Imperial Leather

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Imperial Leather is a brand of soaps, toiletries and healthcare products manufactured by PZ Cussons. The brand originates in Britain and is now available in a number of other countries including Australia, Denmark, Germany, India, Indonesia, Iran, Kenya, Pakistan, South Africa, New Zealand and the United Arab Emirates. The brand is not widely available in the United States but can be obtained via online sales and in some speciality shops.


The story of the brand goes all the way back to 1768 when a Russian nobleman called Count Orlof commissioned a brand of perfume from Bayleys of Bond Street in London. The perfume was called 'Eau de Cologne Imperiale Russe'. Russia leather was a high-quality leather exported widely from Russia and recognisable by a distinctive aroma from its birch oil tanning process. In 1921 Bayleys was acquired by Cussons Sons & Co, owned by Alexander Tom Cussons. It was not until some years later in 1938 that Alexander Cussons's daughter, Marjorie, used a version of the original perfume and created Imperial Leather soap.[1] The soap was initially called 'Russian Leather', but was soon renamed to Imperial Leather. In 1975 the Cussons Group was itself acquired by Paterson Zochonis,[2] recently renamed to PZ Cussons.[3]


World War II advertising[edit]

In 1942 due to World War II all soaps were rationed in Britain. Imperial Leather soap was therefore marketed as being the best choice because it lasted longer than other soaps.[4] The following is an extract from a World War II advertisement:

"Imperial Leather Toilet Soap is one of the few luxuries still available to the discriminating. Supplies are obviously limited, but if only because Imperial Leather lasts longer and increases the purchasing power of your coupons, you should buy it wherever and whenever you can."

Themed printed advertisements 1940s-1950s[edit]

During the 1940s to late 1950s Cussons Sons and Company Ltd, under the direction of Marjorie Goodwin, embarked upon a prolific printed advert campaign with a new theme for the advertising of Imperial Leather released every year. They have become collectable as vintage adverts. Below is a table of some of the advertising themes:

Date Advertising Theme Artist
1948 Orchids Cedric Chater
1950 Tropical Fish Cedric Chater
1951 Butterflies Cedric Chater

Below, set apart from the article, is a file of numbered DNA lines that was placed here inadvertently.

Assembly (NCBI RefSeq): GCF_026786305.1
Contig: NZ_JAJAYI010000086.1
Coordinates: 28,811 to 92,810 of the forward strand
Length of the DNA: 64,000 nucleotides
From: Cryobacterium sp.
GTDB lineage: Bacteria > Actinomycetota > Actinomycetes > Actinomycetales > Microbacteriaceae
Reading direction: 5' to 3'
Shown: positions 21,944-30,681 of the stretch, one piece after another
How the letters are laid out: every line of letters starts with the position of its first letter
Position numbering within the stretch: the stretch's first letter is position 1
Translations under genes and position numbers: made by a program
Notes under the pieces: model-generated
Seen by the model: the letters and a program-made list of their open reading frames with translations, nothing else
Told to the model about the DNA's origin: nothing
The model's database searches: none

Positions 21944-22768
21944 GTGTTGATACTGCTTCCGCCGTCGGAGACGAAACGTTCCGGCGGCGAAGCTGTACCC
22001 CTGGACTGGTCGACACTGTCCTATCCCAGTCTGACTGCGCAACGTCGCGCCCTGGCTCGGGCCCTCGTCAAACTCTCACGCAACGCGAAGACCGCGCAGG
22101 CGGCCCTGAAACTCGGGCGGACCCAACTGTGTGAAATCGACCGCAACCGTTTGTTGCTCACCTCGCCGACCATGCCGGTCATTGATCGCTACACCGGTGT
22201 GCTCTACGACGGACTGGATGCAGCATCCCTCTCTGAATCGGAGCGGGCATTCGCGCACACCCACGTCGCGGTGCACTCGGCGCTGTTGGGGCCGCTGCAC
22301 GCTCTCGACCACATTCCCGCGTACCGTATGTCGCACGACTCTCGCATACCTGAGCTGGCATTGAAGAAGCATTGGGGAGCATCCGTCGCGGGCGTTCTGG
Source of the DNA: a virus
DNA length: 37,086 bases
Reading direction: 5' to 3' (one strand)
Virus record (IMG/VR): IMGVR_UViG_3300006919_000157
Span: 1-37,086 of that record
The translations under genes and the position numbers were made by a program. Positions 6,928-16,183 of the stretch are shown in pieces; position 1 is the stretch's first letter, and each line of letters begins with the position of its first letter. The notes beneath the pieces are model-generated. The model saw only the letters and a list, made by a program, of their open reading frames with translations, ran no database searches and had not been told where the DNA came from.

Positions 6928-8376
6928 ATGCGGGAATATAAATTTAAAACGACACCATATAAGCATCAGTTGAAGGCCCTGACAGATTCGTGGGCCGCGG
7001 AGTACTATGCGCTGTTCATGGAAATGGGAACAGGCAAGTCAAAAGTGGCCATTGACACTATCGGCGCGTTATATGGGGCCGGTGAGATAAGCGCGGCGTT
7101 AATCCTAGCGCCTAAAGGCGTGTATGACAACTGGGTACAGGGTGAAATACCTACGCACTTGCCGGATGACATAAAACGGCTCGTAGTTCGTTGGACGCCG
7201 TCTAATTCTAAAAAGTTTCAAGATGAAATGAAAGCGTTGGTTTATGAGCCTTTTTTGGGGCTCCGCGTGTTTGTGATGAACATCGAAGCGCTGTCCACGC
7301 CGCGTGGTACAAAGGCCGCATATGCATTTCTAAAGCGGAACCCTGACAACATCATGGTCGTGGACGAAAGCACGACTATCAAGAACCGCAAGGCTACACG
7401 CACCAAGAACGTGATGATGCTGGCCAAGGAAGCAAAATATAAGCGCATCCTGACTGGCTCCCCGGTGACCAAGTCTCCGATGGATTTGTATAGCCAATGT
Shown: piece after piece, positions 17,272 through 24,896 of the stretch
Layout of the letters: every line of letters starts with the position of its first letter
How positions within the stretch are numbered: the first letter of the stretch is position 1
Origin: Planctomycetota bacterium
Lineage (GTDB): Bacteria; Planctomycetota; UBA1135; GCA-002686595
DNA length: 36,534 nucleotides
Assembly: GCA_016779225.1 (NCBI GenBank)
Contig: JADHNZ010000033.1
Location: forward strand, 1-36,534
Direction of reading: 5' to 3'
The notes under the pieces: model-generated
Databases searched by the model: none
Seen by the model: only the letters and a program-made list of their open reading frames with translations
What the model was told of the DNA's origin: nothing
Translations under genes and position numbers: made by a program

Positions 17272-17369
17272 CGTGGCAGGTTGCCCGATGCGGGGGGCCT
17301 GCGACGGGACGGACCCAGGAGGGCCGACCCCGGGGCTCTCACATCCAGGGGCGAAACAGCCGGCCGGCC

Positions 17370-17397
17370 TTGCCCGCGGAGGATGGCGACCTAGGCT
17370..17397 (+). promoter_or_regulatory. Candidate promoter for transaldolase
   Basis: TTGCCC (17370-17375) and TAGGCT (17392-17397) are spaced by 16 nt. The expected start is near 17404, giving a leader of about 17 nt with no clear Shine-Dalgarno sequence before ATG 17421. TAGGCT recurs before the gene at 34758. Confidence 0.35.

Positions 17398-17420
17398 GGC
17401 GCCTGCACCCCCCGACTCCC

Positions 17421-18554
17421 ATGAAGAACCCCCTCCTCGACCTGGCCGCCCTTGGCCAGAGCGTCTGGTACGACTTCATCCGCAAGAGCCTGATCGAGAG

1952 Treasure Exquisite
1953 Miniature Gardens Cedric Chater
1954 The Language of the Fan J. Duvelleroy
1955 Exotic Beauty (Cactuses) Norman Weaver
1956 A Garden of Birds Charles Tunnicliffe
1957 Roses Cedric Chater
1958 Zodiac and Birthstones

Printed advertisements 1980s to present[edit]

In 1988 Cussons selected French model Estelle Lefébure for their printed Imperial Leather advertisements.[5]

In 2013 Cussons ran a series of printed adverts for the Imperial Leather Foamburst range with a genie theme and the tagline “release the lather, feel the magic”.

Television advertisements[edit]

Television has been an important part of Imperial Leather advertising for decades. Amongst the most popular Imperial Leather adverts were the ‘triple bath’ series. This series of adverts began in the 1970s and continued into the 1980s. The adverts featured a family of three, each in three separate baths, using Imperial Leather whilst travelling to an exotic location by train, plane[6] or spacecraft[7].

Imperial Leather adverts have previously featured Richard Stapley[8], Paolo Di Canio, Ralph Ineson, Julie Walters and Paul Merton[9]. The Julie Walters advert featured her singing, with the final line "Imperial Leather: our only comfort in life."[10] The Paul Merton series of adverts included a commercial where he attempts to interview an unsuspecting man in the shower and a further commercial where he wears a lab coat and conducts an experiment on identical twins.

More recent Imperial Leather television adverts include the rose tattoo (1999), the firemen fantasy (2002),[11] the footballer fantasy (2002), the dancing duck (2002) and the secret shower advert (2005).


Cussons Imperial Leather sponsored the XIX World Modern Pentathlon Championships, held in London in 1973.[12]